The road to success for German automakers, one of the key engines driving Europe's biggest economy, is a bumpy one.
While Volkswagen and Porsche are tying the knot, Opel is fighting to survive.
The courtship between Europe's biggest auto group VW and its long-time partner, luxury sports carmaker Porsche, has not always been an easy one.
It has long been the dream of Ferdinand Piech, VW's supervisory board chief and patriarch of the Porsche family, to integrate the two businesses in a bid to overtake US giant General Motors as the world's number one.
But when Porsche first tried to swallow the much larger VW, it failed, and then when VW acquired 49.9 per cent in Porsche in 2009 with a view to a full merger, the complex deal ran into numerous legal and tax hurdles.
So it came as a surprise last week when the two announced they had finally found a way to bring the merger forward by two years, with the deal unlocking hundreds of millions of euros in untapped synergies.
Under the terms of the agreement, VW will buy the 50.1 per cent in Porsche that it does not already own from holding company Porsche SE for 4.46 billion euros ($A5.4 billion) plus one VW share.
The deal, which VW and Porsche say will generate 320 million euros in economies of scale, is being structured in such a way that VW will not have to pay vast amounts of tax.
The fact that part of the payment is being made in a single VW share means the deal counts as a corporate reorganisation rather than a straightforward sale, therefore saving VW as much as 1.5 billion euros in taxes.
At the end of the day, the operation will cost just over 100 million euros, according to finance chief Hans Dieter Poetsch.
VW chief executive Martin Winterkorn said the merger will "benefit customers, employees and shareholders alike.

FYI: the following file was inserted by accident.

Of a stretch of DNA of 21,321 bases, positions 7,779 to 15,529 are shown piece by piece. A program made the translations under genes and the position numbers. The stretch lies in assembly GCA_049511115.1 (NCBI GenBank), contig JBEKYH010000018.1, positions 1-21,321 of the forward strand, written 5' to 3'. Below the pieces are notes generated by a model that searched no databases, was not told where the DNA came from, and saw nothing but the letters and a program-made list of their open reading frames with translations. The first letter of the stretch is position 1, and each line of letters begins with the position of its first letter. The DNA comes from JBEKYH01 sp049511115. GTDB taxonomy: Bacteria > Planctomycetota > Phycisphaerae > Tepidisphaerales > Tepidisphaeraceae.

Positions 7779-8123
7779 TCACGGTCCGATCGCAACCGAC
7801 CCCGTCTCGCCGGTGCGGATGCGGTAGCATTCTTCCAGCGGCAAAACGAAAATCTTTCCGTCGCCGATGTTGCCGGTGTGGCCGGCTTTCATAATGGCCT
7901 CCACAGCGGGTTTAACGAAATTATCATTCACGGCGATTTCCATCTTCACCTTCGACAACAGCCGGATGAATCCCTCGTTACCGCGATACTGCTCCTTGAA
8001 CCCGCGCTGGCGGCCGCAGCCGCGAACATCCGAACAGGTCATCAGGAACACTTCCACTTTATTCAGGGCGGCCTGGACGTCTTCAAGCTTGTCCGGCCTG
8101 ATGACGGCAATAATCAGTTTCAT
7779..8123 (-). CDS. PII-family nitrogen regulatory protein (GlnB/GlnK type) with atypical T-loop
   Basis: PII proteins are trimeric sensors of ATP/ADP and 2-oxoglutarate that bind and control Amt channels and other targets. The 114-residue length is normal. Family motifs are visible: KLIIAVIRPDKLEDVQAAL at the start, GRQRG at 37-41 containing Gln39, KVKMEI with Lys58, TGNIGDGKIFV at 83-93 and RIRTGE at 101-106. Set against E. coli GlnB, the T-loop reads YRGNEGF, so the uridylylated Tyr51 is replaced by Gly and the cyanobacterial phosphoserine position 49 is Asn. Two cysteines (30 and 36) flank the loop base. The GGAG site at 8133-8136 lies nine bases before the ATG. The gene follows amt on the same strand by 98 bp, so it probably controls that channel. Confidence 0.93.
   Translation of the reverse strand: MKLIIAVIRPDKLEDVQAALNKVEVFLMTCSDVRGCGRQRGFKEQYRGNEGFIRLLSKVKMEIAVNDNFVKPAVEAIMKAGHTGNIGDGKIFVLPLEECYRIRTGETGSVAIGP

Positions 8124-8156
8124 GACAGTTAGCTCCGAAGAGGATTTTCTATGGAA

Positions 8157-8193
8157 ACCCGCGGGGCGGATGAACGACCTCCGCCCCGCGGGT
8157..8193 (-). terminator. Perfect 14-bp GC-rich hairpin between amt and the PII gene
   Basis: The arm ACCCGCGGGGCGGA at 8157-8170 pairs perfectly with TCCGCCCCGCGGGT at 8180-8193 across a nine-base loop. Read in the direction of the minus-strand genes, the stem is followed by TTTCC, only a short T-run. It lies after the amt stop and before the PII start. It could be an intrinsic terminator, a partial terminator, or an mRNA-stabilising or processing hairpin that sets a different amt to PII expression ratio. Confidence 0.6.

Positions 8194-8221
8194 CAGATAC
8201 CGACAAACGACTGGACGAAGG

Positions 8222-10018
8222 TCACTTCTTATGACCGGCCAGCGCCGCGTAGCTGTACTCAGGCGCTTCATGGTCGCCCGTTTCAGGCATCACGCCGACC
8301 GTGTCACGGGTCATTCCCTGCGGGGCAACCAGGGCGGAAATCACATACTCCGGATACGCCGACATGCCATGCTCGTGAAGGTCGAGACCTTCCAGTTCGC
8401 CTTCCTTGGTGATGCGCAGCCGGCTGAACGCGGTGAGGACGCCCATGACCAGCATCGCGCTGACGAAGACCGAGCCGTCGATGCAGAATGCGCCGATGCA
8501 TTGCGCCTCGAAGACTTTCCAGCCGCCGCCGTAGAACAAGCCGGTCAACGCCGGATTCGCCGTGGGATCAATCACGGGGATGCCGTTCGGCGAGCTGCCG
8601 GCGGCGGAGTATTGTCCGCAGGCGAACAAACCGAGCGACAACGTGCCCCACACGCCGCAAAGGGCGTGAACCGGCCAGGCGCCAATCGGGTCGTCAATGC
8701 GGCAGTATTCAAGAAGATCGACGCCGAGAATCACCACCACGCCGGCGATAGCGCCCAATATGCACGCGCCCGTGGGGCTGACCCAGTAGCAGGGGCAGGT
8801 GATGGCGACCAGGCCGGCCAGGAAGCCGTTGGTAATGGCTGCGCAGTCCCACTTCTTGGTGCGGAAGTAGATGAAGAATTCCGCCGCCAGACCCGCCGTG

"The unique Porsche brand will now become an integral part of the Volkswagen Group. That is good for Volkswagen, good for Porsche and good for Germany as an industrial location," Winterkorn said.
"Combining their operating business will make Volkswagen and Porsche even stronger - both financially and strategically - going forward.
"We can now co-operate even more closely and jointly leverage new growth opportunities in the high-margin premium segment."
VW's brands currently include Volkswagen, Audi, Skoda, SEAT, Bentley, Bugatti and Scania and MAN trucks.
Ferdinand Dudenhoeffer, industry expert and head of the CAR Center for Automotive Research at the University of Duisburg-Essen, said that with Porsche, Audi and Bugatti, VW will command a 40-per cent share of the high-end car segment worldwide.
Porsche would enjoy economies of scale and also gain access to technologies developed by VW's other brands.
"Porsche will benefit, Volkswagen will benefit. The only ones who won't will be German taxpayers," Dudenhoeffer said.
While the merger will bring VW forward closer to its goal of becoming the world's biggest auto maker, another German manufacturer, Opel - owned by GM - is struggling to steer itself back to profit.
At the end of June, Opel's supervisory board approved deep restructuring, massive investment in the product range of the Opel and Vauxhall brands, and a new marketing strategy.
Material, development and production costs would all be cut and "better use made of synergies arising from the tie-up between GM and French partner PSA Peugeot Citroen," Opel said.
Opel is under pressure from GM to cut costs and it suffers from high production costs and is vulnerable to the eurozone crisis since GM will not allow it to export outside Europe so as not to compete with its own brands.
Stefan Bratzel, auto industry expert at the University of Applied Sciences in Bergisch Gladbach, said the reorganisation was Opel's last chance but warned "it will be a few years yet before Opel is back on track."
Dudenhoeffer agreed, forecasting that Opel will not return to profit before 2015, "since demand in Europe will remain very weak in the next three years."
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